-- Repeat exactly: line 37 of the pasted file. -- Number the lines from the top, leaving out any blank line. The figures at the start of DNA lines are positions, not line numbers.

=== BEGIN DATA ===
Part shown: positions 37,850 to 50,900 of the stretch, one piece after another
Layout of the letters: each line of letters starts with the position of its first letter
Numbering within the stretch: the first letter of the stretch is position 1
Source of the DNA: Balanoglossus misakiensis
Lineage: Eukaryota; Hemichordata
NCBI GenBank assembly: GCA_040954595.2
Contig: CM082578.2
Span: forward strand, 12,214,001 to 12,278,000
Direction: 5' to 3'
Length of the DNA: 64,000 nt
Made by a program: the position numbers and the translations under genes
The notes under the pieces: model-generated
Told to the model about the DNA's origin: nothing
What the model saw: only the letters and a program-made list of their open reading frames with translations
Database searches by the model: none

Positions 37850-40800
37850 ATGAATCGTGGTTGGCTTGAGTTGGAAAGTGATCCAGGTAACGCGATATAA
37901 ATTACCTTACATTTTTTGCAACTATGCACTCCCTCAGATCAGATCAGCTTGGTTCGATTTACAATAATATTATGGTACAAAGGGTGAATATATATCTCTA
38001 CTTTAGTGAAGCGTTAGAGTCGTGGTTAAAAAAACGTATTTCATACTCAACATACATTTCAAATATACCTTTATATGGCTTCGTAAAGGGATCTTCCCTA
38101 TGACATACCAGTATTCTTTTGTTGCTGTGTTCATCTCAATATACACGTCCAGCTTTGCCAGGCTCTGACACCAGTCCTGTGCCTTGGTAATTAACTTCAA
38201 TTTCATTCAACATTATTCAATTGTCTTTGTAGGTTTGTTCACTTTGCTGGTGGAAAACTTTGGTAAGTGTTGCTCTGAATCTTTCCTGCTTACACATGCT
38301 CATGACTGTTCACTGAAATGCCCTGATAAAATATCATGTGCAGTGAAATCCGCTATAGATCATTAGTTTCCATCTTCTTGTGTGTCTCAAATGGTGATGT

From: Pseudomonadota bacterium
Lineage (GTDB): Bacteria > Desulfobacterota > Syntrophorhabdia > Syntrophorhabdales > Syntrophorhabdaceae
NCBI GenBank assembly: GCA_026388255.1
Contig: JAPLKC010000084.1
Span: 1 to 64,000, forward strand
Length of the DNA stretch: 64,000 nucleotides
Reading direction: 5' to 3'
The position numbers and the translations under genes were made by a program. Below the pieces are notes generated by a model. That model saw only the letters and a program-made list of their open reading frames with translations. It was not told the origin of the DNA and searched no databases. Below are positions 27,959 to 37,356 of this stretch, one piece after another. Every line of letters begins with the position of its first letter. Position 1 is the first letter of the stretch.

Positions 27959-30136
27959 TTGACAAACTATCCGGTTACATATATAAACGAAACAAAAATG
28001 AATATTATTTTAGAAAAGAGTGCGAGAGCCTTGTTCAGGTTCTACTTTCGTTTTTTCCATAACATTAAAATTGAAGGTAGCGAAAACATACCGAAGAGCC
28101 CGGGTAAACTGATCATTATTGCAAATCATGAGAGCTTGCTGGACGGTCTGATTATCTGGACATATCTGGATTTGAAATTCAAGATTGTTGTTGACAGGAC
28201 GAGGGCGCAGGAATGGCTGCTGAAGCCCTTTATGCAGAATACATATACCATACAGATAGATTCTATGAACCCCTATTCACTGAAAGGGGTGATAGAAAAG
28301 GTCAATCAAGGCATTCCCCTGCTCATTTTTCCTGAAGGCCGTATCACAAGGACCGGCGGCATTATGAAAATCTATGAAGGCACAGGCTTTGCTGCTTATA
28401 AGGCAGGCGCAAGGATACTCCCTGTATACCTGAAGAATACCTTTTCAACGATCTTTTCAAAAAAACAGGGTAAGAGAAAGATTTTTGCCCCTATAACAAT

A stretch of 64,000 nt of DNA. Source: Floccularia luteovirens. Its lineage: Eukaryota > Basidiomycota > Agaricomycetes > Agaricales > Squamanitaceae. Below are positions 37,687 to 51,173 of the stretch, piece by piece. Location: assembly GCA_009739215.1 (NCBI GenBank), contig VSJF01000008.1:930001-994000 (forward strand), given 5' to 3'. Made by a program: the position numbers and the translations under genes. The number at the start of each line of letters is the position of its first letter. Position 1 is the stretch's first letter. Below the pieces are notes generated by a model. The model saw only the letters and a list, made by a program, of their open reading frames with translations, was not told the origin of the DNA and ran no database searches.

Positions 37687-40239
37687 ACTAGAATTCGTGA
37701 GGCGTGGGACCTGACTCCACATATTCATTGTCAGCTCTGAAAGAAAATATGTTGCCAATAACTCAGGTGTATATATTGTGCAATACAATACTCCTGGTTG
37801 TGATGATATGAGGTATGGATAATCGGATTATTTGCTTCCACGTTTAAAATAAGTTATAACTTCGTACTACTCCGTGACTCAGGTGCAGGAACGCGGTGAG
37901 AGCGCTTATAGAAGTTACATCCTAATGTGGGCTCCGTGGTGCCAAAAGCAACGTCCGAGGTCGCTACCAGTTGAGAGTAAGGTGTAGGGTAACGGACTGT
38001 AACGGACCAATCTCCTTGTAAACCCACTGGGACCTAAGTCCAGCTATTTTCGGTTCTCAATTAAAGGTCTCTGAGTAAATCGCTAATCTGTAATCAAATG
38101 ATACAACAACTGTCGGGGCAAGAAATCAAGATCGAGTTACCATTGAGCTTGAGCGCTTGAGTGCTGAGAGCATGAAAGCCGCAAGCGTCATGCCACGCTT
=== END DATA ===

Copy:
28401 AGGCAGGCGCAAGGATACTCCCTGTATACCTGAAGAATACCTTTTCAACGATCTTTTCAAAAAAACAGGGTAAGAGAAAGATTTTTGCCCCTATAACAAT